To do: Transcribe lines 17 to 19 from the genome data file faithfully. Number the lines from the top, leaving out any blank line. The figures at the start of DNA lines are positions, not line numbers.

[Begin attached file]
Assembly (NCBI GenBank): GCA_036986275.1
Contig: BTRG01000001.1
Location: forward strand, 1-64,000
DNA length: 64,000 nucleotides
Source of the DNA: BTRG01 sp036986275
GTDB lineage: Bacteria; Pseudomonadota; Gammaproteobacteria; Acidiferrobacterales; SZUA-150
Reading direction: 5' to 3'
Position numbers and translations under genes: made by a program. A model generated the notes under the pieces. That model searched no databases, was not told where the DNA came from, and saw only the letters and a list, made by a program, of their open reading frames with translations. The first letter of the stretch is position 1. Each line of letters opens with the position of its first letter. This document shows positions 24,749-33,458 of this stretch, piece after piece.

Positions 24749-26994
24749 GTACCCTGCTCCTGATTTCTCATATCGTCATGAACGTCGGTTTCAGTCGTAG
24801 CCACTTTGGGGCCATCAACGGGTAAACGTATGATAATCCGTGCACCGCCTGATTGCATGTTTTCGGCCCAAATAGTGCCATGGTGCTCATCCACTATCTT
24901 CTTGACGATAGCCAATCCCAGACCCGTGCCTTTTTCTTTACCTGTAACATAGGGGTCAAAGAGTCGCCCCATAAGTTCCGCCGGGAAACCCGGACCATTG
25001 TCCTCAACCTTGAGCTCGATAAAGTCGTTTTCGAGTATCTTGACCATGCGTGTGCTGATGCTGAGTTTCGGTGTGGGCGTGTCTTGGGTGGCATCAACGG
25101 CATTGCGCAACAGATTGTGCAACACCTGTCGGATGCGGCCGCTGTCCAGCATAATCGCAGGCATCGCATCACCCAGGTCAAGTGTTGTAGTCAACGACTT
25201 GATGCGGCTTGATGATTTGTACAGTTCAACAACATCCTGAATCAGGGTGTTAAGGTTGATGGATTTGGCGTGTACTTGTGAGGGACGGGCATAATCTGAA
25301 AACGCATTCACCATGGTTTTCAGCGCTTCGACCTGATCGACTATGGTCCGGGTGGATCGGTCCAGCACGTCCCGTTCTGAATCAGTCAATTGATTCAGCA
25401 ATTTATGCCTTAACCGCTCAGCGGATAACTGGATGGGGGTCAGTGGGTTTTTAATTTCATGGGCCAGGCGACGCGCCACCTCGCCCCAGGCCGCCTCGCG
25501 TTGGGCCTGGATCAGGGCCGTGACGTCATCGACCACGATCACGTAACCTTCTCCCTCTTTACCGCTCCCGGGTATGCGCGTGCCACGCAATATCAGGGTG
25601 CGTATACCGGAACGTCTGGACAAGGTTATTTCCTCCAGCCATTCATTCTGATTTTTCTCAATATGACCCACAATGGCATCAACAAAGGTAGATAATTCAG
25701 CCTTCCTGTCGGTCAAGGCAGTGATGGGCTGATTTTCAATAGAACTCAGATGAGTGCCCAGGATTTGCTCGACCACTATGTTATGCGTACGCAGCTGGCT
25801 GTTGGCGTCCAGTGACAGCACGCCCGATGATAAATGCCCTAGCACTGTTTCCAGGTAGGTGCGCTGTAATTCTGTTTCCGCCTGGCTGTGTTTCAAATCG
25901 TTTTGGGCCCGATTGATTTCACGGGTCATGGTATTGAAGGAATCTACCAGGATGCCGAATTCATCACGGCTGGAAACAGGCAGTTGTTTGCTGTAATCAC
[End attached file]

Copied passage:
25401 ATTTATGCCTTAACCGCTCAGCGGATAACTGGATGGGGGTCAGTGGGTTTTTAATTTCATGGGCCAGGCGACGCGCCACCTCGCCCCAGGCCGCCTCGCG
25501 TTGGGCCTGGATCAGGGCCGTGACGTCATCGACCACGATCACGTAACCTTCTCCCTCTTTACCGCTCCCGGGTATGCGCGTGCCACGCAATATCAGGGTG
25601 CGTATACCGGAACGTCTGGACAAGGTTATTTCCTCCAGCCATTCATTCTGATTTTTCTCAATATGACCCACAATGGCATCAACAAAGGTAGATAATTCAG